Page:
Although it’s still summer, it’s never too early to start thinking about the annual company holiday party — the food, the conversation, the alcohol — and the liability that can flow from it. In Purton v. Marriott International, Inc., a California appellate court recently held that Marriott could be liable for a drunk driving accident following its annual holiday party.

The Marriott Del Mar Hotel held its annual holiday party in December 2009 as a thank you to employees and to foster camaraderie among its workforce. It planned on serving only beer and wine and providing employees with two drink tickets. However, hotel managers served hard alcohol at the party to certain employees, including employee and off duty bartender Michael Landri. Before arriving at the party, Landri drank one beer and a shot of liquor. He also brought a flask of liquor to the party, which was refilled by hotel managers who shared shots with him and other employees.

After about three hours at the party, a co-worker drove Landri home. He arrived home safely, but after about twenty minutes Landri decided to drive a co-worker home who had become intoxicated. (The implication is that Landri drove the co-worker from his house to the individual’s home, but it is unclear based on the court’s statement of the facts whether he might actually have returned to the party to drive the co-worker home.) While doing so, Landri rear-ended another car at 100 miles per hour, killing the driver. Landri’s blood alcohol level was .16 at the time of the accident, twice the legal limit in California. He received a six-year prison sentence for gross vehicular manslaughter while under the influence.

The deceased driver’s parents sued both Landri and Marriott for wrongful death of their son. Marriott argued that it was not liable for the accident because it did not occur within the scope of Landri’s employment, and the trial court granted summary judgment in its favor. The appellate court reversed, however, holding that Marriott could be liable because the proximate cause of the injury (i.e., Landri’s intoxication) occurred within the scope of employment. Vicarious liability of the employer attaches if the activities that caused the employee to become an “instrumentality of danger to others” were (1) done with the employer’s permission and benefitted the employer or (2) constituted a “customary incident of employment.”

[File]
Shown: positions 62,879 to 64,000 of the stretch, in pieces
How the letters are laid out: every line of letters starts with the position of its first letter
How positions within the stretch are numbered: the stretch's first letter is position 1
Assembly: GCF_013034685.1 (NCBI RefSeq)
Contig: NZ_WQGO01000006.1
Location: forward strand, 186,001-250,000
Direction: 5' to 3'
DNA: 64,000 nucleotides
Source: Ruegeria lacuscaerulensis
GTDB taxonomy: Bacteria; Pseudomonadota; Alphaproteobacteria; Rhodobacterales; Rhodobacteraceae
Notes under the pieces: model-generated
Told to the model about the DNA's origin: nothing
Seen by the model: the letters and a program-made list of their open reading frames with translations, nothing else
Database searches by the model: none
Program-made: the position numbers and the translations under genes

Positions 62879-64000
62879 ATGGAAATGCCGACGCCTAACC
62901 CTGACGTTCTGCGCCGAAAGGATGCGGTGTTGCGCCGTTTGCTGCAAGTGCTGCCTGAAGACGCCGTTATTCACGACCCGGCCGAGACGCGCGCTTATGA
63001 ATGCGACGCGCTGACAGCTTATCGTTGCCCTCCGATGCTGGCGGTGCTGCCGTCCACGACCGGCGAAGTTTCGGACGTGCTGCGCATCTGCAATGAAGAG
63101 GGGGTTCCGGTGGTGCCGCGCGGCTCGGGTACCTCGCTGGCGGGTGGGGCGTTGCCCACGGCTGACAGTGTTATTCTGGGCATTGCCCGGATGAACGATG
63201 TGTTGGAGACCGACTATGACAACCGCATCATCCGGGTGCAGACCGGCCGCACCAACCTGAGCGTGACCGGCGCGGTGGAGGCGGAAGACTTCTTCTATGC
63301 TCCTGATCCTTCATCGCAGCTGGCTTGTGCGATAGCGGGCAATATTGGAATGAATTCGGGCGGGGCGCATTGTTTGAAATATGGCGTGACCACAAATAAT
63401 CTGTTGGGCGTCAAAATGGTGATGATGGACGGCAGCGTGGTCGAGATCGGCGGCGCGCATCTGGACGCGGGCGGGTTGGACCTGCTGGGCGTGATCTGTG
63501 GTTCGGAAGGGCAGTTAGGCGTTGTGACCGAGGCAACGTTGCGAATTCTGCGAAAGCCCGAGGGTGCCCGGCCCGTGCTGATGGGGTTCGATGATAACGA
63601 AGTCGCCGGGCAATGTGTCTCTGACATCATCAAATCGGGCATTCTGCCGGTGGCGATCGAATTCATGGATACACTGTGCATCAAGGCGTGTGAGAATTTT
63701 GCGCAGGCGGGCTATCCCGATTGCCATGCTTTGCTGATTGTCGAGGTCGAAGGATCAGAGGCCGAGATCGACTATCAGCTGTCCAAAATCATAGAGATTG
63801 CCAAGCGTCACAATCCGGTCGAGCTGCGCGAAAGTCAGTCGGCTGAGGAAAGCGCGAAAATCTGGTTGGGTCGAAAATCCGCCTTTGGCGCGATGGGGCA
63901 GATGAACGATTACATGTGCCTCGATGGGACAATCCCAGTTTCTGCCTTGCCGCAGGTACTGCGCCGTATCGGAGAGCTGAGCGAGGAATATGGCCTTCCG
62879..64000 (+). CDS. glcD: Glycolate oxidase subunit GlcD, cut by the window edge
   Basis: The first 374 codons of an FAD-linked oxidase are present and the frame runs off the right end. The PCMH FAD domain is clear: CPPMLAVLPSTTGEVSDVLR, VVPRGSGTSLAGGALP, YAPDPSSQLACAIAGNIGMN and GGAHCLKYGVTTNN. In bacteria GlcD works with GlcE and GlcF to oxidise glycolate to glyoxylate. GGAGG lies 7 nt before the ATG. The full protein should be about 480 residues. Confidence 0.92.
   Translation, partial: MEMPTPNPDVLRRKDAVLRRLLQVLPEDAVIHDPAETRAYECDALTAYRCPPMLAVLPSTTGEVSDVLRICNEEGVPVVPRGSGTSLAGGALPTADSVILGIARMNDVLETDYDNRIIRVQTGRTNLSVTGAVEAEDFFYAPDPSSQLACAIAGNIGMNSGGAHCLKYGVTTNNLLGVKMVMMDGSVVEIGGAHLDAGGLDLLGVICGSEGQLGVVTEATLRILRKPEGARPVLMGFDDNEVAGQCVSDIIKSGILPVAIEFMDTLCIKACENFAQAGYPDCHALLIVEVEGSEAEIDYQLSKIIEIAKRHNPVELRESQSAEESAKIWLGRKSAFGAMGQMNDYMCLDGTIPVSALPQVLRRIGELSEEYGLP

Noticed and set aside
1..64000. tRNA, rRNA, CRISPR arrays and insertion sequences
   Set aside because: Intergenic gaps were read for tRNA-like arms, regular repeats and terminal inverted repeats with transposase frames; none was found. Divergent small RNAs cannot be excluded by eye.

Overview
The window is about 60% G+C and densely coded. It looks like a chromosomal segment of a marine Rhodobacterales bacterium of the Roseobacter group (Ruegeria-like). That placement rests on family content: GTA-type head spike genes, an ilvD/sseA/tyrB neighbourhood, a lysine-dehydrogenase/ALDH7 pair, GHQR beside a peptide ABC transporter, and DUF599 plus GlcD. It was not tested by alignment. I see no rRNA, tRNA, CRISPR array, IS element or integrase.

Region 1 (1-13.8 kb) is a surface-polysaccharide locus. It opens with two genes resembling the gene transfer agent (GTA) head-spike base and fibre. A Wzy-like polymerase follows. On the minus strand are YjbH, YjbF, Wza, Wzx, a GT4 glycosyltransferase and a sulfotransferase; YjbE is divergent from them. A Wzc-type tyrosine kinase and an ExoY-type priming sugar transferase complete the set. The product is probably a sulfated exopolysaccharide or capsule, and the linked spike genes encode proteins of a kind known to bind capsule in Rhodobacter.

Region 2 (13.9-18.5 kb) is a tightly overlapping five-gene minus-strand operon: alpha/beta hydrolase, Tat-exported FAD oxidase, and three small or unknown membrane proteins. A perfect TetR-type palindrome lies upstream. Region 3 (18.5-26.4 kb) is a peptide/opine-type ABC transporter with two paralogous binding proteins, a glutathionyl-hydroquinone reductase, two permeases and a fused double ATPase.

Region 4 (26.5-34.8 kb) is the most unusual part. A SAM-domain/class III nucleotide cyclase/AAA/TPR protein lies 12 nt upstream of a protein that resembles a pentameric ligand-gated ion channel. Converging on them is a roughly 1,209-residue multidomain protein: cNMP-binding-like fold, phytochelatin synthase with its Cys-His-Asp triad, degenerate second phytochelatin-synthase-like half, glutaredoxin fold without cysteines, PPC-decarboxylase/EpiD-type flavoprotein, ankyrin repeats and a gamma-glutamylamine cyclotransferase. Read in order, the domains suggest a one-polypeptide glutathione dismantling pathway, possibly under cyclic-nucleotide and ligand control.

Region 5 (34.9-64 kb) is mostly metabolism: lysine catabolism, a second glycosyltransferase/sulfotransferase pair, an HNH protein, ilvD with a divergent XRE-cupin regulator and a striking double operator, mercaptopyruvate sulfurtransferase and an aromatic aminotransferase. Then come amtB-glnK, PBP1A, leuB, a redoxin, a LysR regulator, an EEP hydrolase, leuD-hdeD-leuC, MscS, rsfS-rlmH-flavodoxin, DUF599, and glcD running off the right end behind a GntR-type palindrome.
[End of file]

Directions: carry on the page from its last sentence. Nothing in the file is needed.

Here, the court found both. First, Marriott served alcohol (including hard liquor) to Landri at a party to thank its employees and encourage relationship building, from which Marriott arguably received the tangential benefit of increased employee morale. Second, drinking alcohol was a customary incident of employment since some of the employees at the party (including Landri) were bartenders and were regularly allowed to drink leftover alcohol from parties, taste new drinks, and have drinks purchased for them while at work. Marriott’s argument that its liability ended when Landri arrived safely at home and did not extend to when he later decided to drive a co-worker home was unconvincing, as the court stated: “no legal justification exists for terminating the employer’s liability … simply because the employee arrived home safely from the employer hosted party.”

This case is a cautionary tale for employers about the hazards of unregulated alcohol consumption at company parties. The court noted that Marriott could have reduced its risk of liability by having a policy against smuggled alcohol (i.e., Landri’s flask), enforcing its drink ticket policy, serving drinks for a limited time, or prohibiting alcohol altogether.